Al Qaeda-linked Muslim extremist group Abu Sayyaf is continuing its attacks in the Philippines; the latest attack, in Makati City, has killed five; last year, the same terrorist organization claimed responsibility for killing 116 people in a burning ferry in Manila Bay, the deadliest terrorist attack in the country’s history; lawmakers propose installing CCTVs on city buses

  • Arizona sheriff: Gunfight with Mexican cartels imminent

    Pinal County, Arizona, Sheriff Paul Babeu says an armed conflict between his deputies and cartel members within the next thirty to sixty days is likely; a gun battle is all but certain, Babeu said, because his deputies and members of a regional SWAT team are now routinely working to stop smugglers from pushing cargo through Pinal; the cartels have stepped up their tactics in Pinal County by reinforcing smuggling routes with armed guards to ward off potential bandits, in addition to stationing more lookouts on high points of the landscape

  • ATF budget cuts hurt efforts to stop illegal guns heading to Mexico

    The proposed budget cuts for the ATF could seriously undermine Project Gunrunner, the Obama administration’s efforts to stem the flow of guns across the border to drug cartels; White House budget office proposed cutting nearly $160 million, or 12.8 percent, from the ATF’s budget; under federal rules, the last personnel hired are the first to be fired, and in the last several years the ATF has primarily focused on hiring for the border initiative; in 2009 alone, ATF agents seized 2,589 firearms and 265,000 rounds of ammunition headed across the border; so far, agents have traced more than 65,000 guns in Mexico back to the United States

  • DHS border security searches of electronics questioned

    Debate continues over DHS’s search and confiscation of materials at international U.S. borders; the latest case to make the headlines is that of David House, 23, an MIT researcher whose laptop, flash drives, and cameras were confiscated at the U.S.-Mexico border by DHS on his way back into the United States after a vacation in Mexico; House writes in a blog post that he is one of few individuals who are able to visit Manning in his detention facility in Quantico, Virginia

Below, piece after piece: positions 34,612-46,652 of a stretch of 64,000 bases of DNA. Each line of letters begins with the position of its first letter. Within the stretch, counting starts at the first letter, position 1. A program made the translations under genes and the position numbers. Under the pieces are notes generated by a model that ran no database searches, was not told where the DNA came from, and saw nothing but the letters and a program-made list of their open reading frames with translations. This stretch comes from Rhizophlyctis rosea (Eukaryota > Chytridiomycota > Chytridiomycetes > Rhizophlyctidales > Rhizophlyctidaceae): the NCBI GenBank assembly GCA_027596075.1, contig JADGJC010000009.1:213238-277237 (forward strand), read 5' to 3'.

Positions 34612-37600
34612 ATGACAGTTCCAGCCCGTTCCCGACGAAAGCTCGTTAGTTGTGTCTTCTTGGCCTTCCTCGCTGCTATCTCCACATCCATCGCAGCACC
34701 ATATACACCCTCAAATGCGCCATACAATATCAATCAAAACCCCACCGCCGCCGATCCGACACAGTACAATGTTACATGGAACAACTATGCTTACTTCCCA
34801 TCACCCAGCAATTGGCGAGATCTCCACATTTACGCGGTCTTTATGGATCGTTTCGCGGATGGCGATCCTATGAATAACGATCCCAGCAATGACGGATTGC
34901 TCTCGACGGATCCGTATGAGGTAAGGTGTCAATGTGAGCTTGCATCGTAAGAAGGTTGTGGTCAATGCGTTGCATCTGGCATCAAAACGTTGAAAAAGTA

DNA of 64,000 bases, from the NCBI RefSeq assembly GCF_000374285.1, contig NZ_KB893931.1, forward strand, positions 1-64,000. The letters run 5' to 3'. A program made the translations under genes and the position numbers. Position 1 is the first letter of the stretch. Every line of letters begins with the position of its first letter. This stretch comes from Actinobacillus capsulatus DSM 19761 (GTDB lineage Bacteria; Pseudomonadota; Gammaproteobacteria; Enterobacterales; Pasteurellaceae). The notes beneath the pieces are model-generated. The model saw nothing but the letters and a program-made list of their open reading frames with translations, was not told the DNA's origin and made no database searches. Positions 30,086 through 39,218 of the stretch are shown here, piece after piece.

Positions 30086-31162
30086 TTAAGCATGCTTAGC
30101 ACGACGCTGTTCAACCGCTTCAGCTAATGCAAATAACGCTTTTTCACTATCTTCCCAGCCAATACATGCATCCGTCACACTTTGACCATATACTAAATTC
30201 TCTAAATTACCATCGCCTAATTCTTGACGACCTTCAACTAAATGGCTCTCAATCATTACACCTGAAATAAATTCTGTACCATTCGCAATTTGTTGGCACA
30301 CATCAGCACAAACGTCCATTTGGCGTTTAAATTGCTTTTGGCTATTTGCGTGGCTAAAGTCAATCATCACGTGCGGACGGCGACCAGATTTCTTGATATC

• Sweeping overhaul of Canada-U.S. security

    Prime Minister Stephen Harper and President Barack Obama will today (Friday) authorize the most sweeping overhaul of Canada-U.S. border and security cooperation in decades; the agreement gives Washington a much bigger say in Canada’s border security, immigration controls, and information-sharing with American law agencies; the agreement could pose the biggest challenge to Canadian sovereignty since the free-trade negotiations of the 1980s

  • More states weighing in on immigration debate

    More states are pushing for stricter immigration enforcement laws as frustration across the country grows; Indiana, Maine, South Dakota, Colorado, and Texas are joining the ranks of states like Kentucky and Nebraska that have introduced tough Arizona-style immigration laws; at the core of the debate is the controversial provision that requires police to stop and check an individual’s papers to verify if they have entered the country illegally; this provision in the Arizona law has already been ruled unconstitutional by a federal judge; last week Wyoming legislator rejected the introduction of such a bill

  • New Jersey's detention center expansion underway

    With the growing number of deportations of illegal aliens from the United States, federal officials expect demand for space to rise within coming years; Newark county officials are awaiting approval by federal authorities to upgrade and expand the Essex County Correctional Facility, significantly increasing its detainee capacity. The county’s proposal would provide a less punitive setting for detainees along with improved medical care, amenities, and federal oversight

  • More than eighty handguns smuggled on passenger flights to U.K.

    An American man successfully smuggled more than eighty handguns aboard passenger flights to the United Kingdom; the man was only apprehended after British investigators tipped off American officials; the suspect transported as many as twenty handguns by breaking them up and placing them in his checked baggage; at one point TSA officials discovered multiple firearms in his bags, confronted him, and allowed him to board the plane with the weapons; U.S. authorities arrested him as he tried to smuggle sixteen handguns on another flight; it is estimated that he took more than a dozen flights in this manner